AFTER WEEKS OF negotiation, Congress has agreed on the next round of COVID-19 economic relief. The economic stimulus package was needed before Christmas, according to the U.S. Travel Association, and the association called the agreement “a huge holiday gift to U.S. businesses and workers.”
The most recent hang up to the passage of the new bill that could over more than $900 billion in aid is the insertion of a provision by Sen. Pat Toomey, R-Pennsylvania, to end certain emergency powers for the Federal Reserve that were due to expire at the end of the year, according to USA Today. However, a compromise was found and Monday night Senate Majority Leader Mitch McConnell and Speaker of the House Nancy Pelosi announced the agreement.
“These new emergency lending facilities were always intended to sunset at the end of this year. Sen. Toomey and our Democratic colleagues have landed on compromise language that ensures this will happen; redirects the dormant money in these accounts toward the urgent needs of working Americans; and ensures that these expiring programs cannot be simply restarted or cloned without another authorization from Congress,” McConnell said in his speech. “All while preserving both the independence of the Federal Reserve and the proper authority of Congress.”
The new bill will include $325 billion in this legislation for small business, Pelosi said during a press conference with Senate Democratic Leader Chuck Schumer. Pelosi said she would have liked to have another $325 billion for state and local governments as well, but both Democrats said Congress would come back in January to fill in the gaps in the bill.
“Now, while this bill is far from perfect, nor is it the bill that we would pass if Democrats had a Majority in the Senate, it is a strong shot in the arm to help American families weather the storm,” Pelosi said. “For the 20 million people who would lose unemployment benefits the day after Christmas, help is on the way. To the millions of small business owners who are worried their businesses would go under, help is on the way. To families struggling with less money, direct payments mean help is on the way. To people who might have been evicted from their homes because they didn’t have a job and couldn’t afford it, help is on the way. To those who need food because they have no money because of the pandemic, help is on the way. And to all of America who wants to make sure that the vaccine is distributed free and fairly and quickly, help is on the way.”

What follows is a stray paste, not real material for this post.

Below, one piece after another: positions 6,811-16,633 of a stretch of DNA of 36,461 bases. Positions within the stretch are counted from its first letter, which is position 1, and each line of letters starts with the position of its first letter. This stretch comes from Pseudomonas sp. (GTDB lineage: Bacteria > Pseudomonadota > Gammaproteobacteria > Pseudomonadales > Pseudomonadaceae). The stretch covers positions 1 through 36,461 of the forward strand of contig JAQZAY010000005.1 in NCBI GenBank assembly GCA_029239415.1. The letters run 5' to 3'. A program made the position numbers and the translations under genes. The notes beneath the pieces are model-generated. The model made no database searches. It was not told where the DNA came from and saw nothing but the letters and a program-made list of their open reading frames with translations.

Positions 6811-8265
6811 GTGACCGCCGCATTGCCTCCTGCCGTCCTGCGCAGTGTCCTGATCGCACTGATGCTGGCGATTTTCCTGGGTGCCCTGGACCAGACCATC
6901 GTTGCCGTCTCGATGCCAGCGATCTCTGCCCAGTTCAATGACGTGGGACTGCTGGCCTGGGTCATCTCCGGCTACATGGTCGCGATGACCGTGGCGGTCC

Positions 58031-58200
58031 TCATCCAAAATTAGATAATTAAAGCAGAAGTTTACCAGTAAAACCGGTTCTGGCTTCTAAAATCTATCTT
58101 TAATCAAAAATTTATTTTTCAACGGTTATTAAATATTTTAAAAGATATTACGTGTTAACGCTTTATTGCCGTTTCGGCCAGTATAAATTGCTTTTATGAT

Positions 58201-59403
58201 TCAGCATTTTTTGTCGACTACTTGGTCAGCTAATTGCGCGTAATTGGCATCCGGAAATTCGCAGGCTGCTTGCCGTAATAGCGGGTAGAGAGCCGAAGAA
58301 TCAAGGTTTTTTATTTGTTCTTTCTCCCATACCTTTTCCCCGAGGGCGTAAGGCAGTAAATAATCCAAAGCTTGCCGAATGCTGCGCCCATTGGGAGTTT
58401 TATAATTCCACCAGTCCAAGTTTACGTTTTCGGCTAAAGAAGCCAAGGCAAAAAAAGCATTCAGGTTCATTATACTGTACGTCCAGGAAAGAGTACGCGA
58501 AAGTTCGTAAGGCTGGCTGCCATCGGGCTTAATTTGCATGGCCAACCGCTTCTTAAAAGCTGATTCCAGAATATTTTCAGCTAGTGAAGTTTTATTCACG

The bill was welcomed by Roger Dow, USTA president and CEO, who issued a statement Sunday night as well.
“It’s been a difficult road to get another round of much-needed legislative relief moving in Washington. We applaud the bipartisan group of senators that drove progress forward, and the congressional leadership for striking a bipartisan agreement to produce this desperately needed assistance. The agreed-upon provisions will give many suffering businesses a bridge to 2021,” Dow said. “More will be needed to restore the 4.5 million travel jobs lost in the travel and tourism industry, but the process that produced this agreement is hopefully a positive sign for what will be possible to achieve in the next Congress. We urge swift action on this important legislation.”
Tori Emerson Barnes, USTA’s executive vice president for public affairs and policy, was maintaining the pressure on Congress in a statement before the announcement of the agreement.
“It is crucial that Congress stay laser-focused on getting a measure across the finish line this year, and that it includes an expansion of the Paycheck Protection Program to include eligibility for non-profit destination marketing organizations and a second draw of funds for the hardest-hit industries,” she said. “Whatever relief passed by Congress before Christmas is imperative to help many businesses stay open until 2021.”
Congress is expected to vote on the relief bill on Monday.
Editor’s note: This story was updated with new information Sunday after its original publication.